Take Politics Out of Judicial Selection?

JEFFERSON CITY, Mo. (CN) – A bill in the Missouri Senate would take partisanship out of rural judicial races. Instead of running as Democrats or Republicans, judges would run with no party affiliation, as most city council and school board candidates do.

     Supporters of the bill, sponsored by state Sen. Kevin Engler, R-Farmington, say it takes politics out of the judicial selection process and focuses on the candidate’s qualifications.
     Opponents say that party affiliation tells voters certain things about candidates.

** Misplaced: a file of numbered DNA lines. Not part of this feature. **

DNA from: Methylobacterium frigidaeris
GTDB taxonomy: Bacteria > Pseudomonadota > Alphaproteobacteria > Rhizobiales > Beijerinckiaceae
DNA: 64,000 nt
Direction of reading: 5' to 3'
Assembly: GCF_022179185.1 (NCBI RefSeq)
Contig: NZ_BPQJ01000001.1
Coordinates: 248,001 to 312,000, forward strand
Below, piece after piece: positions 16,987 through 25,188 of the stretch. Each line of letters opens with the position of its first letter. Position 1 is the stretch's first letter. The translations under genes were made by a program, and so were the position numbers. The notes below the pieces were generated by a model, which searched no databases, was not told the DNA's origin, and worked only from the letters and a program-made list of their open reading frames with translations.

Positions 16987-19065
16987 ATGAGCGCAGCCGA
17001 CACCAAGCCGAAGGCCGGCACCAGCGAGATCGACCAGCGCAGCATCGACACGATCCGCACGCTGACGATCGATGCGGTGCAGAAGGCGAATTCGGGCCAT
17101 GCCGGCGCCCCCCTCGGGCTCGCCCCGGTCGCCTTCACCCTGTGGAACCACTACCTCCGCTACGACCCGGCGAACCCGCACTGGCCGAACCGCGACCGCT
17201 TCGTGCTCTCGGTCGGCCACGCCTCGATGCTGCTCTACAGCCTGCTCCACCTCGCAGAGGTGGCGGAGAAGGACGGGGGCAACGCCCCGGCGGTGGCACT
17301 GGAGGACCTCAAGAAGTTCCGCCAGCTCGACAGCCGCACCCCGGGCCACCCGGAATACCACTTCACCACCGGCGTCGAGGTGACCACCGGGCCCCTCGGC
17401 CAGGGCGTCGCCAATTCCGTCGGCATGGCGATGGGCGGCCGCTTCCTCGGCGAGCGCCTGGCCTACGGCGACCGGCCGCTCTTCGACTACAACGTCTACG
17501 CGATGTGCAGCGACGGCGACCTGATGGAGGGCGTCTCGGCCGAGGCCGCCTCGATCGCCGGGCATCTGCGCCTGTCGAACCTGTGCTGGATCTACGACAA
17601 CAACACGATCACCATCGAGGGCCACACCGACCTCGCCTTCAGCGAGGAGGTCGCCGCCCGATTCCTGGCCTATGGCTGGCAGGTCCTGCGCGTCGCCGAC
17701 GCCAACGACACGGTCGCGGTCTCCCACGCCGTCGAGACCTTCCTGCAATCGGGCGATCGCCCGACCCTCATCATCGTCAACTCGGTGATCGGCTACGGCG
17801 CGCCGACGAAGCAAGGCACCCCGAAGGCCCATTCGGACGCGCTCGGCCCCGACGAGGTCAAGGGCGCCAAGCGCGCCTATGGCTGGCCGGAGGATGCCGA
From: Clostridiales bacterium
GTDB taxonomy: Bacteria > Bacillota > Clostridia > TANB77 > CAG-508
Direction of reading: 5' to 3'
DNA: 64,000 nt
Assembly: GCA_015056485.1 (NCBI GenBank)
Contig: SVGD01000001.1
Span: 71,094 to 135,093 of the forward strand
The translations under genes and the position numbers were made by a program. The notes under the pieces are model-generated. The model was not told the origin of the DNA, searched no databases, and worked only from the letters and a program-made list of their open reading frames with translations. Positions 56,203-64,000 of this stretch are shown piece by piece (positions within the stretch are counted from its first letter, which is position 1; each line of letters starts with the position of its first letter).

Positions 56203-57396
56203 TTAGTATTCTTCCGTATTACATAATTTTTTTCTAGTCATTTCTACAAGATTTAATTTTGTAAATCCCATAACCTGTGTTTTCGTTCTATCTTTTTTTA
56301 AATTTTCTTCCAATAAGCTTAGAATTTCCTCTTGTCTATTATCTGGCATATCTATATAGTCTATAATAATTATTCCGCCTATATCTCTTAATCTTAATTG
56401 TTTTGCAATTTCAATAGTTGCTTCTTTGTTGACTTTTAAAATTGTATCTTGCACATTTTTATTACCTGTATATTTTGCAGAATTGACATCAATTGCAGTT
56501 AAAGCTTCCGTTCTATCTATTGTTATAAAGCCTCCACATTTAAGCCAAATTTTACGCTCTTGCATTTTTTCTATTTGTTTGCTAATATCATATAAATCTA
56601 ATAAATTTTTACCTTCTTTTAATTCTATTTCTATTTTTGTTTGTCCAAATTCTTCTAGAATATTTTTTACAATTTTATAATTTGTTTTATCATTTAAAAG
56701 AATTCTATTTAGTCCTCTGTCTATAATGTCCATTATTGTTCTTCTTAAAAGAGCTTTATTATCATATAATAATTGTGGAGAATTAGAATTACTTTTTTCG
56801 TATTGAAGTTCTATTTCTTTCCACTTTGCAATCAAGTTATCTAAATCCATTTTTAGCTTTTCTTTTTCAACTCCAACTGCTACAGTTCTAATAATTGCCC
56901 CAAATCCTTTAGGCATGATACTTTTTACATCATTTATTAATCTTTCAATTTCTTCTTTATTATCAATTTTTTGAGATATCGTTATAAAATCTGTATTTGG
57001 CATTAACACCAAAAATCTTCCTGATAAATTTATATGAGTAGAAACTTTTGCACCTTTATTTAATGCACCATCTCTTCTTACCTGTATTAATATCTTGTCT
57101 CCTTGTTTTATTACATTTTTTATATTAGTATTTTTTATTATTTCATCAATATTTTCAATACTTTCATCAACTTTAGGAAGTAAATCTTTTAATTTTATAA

Engler’s bill seems to coincide with the message sent by Missouri’s Chief Justice William Price in his State of the Judiciary speech to lawmakers last week.
     “In every case, someone loses,” Price said. “Fairness, impartiality and a level playing field – not subject to outside influence or manipulation, not dependent on a pre-existing promise – are the absolute necessity.”
     Rather than elections, judges in St. Louis, Kansas City and Springfield already are selected through The Missouri Plan, in which a committee of three lawyers, three citizens and the court’s chief judge submits a list of candidates to the governor, who makes the final choice.
     Critics of the Missouri Plan say it puts too much power in judicial selection into the hands of trial lawyers.

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